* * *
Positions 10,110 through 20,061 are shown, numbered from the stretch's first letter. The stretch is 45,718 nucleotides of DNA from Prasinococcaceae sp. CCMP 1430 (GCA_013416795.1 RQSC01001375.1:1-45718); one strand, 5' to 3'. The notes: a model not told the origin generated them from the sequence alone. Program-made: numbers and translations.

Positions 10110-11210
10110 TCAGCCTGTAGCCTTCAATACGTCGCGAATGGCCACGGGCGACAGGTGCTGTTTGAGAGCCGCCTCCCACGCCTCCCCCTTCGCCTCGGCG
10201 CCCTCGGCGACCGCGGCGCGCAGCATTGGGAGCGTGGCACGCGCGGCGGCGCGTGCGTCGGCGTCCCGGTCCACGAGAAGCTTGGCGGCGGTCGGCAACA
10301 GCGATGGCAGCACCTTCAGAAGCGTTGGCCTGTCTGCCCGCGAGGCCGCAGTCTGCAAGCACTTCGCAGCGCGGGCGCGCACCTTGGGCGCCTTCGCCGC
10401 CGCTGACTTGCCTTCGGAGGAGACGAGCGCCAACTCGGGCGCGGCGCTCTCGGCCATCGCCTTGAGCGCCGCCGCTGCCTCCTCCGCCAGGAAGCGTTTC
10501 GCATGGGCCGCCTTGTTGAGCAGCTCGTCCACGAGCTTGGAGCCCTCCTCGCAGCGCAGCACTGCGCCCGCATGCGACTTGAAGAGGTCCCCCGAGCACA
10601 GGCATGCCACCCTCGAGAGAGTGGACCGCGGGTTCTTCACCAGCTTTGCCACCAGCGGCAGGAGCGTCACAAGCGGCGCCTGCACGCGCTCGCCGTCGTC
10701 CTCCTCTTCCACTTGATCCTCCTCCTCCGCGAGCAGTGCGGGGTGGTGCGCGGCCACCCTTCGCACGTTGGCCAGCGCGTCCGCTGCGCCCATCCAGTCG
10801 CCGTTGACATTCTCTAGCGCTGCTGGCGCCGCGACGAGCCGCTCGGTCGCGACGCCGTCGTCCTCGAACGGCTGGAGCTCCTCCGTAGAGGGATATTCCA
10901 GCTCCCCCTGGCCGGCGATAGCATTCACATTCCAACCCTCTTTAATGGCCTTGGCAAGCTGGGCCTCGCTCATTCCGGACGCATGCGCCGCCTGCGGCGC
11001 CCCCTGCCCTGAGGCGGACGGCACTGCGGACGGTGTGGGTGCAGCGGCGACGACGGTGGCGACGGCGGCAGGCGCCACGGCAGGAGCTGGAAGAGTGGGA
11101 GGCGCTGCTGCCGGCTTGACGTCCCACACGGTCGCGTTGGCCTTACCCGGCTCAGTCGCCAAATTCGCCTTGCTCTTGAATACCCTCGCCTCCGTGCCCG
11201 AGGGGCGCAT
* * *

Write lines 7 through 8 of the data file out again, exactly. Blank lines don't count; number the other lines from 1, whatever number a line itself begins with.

10501 GCATGGGCCGCCTTGTTGAGCAGCTCGTCCACGAGCTTGGAGCCCTCCTCGCAGCGCAGCACTGCGCCCGCATGCGACTTGAAGAGGTCCCCCGAGCACA
10601 GGCATGCCACCCTCGAGAGAGTGGACCGCGGGTTCTTCACCAGCTTTGCCACCAGCGGCAGGAGCGTCACAAGCGGCGCCTGCACGCGCTCGCCGTCGTC